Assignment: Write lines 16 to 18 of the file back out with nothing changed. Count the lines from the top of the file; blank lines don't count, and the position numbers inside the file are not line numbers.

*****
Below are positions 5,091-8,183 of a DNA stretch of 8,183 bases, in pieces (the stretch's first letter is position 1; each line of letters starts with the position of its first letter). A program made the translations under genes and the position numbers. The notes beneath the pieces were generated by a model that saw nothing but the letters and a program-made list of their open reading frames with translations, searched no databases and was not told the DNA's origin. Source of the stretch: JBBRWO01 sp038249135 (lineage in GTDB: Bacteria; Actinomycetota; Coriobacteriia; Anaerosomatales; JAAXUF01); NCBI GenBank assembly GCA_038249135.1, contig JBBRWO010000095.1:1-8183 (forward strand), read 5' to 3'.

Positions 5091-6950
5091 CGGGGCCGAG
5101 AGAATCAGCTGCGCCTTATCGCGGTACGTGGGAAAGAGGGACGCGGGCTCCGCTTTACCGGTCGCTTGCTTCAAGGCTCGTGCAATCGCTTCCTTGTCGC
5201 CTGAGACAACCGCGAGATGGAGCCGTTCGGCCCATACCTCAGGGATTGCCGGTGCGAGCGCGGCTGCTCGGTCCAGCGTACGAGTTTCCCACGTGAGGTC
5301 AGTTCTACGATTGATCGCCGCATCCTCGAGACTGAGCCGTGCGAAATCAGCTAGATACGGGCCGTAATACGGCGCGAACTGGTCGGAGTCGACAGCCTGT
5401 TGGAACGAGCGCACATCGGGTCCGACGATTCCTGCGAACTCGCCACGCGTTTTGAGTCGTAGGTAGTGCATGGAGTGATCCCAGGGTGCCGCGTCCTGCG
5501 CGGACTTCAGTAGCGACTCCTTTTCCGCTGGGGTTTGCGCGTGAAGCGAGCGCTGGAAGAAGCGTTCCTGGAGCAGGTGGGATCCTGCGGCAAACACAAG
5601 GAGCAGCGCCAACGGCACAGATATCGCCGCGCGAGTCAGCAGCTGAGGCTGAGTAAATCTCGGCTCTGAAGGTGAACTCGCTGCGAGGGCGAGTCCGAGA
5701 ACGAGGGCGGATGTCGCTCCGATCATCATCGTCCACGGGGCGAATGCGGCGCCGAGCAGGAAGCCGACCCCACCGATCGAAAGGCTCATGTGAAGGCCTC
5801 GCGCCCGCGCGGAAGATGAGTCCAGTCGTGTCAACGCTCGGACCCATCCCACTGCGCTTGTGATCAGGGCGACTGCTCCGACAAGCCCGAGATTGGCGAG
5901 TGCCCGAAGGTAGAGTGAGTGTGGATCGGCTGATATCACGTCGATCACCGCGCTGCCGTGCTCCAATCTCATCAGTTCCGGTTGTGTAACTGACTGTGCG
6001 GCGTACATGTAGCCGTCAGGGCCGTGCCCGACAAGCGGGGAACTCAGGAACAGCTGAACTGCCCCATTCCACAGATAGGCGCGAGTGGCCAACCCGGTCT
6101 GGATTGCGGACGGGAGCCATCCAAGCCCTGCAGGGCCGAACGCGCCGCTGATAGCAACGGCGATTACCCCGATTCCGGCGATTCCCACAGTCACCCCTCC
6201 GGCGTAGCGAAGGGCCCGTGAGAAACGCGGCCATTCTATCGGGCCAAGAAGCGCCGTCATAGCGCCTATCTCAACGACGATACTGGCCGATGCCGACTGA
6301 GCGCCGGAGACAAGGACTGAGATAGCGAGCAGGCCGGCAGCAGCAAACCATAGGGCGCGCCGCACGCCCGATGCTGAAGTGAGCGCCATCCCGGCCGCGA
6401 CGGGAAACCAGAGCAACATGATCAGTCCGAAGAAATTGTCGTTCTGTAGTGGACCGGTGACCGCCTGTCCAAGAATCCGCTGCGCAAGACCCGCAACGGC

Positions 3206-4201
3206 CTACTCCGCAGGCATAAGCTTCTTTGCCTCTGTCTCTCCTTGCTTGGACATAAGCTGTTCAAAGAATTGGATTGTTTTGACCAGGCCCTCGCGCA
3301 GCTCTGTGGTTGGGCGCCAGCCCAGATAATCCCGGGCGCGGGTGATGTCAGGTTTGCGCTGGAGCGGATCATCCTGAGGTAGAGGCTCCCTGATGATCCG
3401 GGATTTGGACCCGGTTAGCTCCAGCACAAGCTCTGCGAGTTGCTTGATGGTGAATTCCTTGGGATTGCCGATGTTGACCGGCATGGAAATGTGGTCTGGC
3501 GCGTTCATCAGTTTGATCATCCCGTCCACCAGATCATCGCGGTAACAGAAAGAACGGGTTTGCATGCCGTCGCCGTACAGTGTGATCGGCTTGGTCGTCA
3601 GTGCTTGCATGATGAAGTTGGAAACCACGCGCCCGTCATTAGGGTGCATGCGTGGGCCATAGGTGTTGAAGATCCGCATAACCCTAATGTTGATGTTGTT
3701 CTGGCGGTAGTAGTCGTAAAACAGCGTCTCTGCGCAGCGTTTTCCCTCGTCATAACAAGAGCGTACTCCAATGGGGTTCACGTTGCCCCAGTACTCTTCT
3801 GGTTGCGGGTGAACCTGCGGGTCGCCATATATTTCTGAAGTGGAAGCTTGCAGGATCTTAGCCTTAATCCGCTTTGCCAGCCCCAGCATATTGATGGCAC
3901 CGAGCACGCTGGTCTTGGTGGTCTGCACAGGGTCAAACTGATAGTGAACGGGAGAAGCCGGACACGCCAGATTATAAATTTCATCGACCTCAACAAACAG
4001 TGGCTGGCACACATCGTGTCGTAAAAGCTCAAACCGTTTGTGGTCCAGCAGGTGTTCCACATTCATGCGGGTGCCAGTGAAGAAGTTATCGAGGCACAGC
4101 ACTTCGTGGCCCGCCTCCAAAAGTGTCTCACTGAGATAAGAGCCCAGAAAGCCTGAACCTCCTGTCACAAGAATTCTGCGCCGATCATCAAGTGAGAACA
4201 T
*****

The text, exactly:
6301 GCGCCGGAGACAAGGACTGAGATAGCGAGCAGGCCGGCAGCAGCAAACCATAGGGCGCGCCGCACGCCCGATGCTGAAGTGAGCGCCATCCCGGCCGCGA
6401 CGGGAAACCAGAGCAACATGATCAGTCCGAAGAAATTGTCGTTCTGTAGTGGACCGGTGACCGCCTGTCCAAGAATCCGCTGCGCAAGACCCGCAACGGC

Positions 3206-4201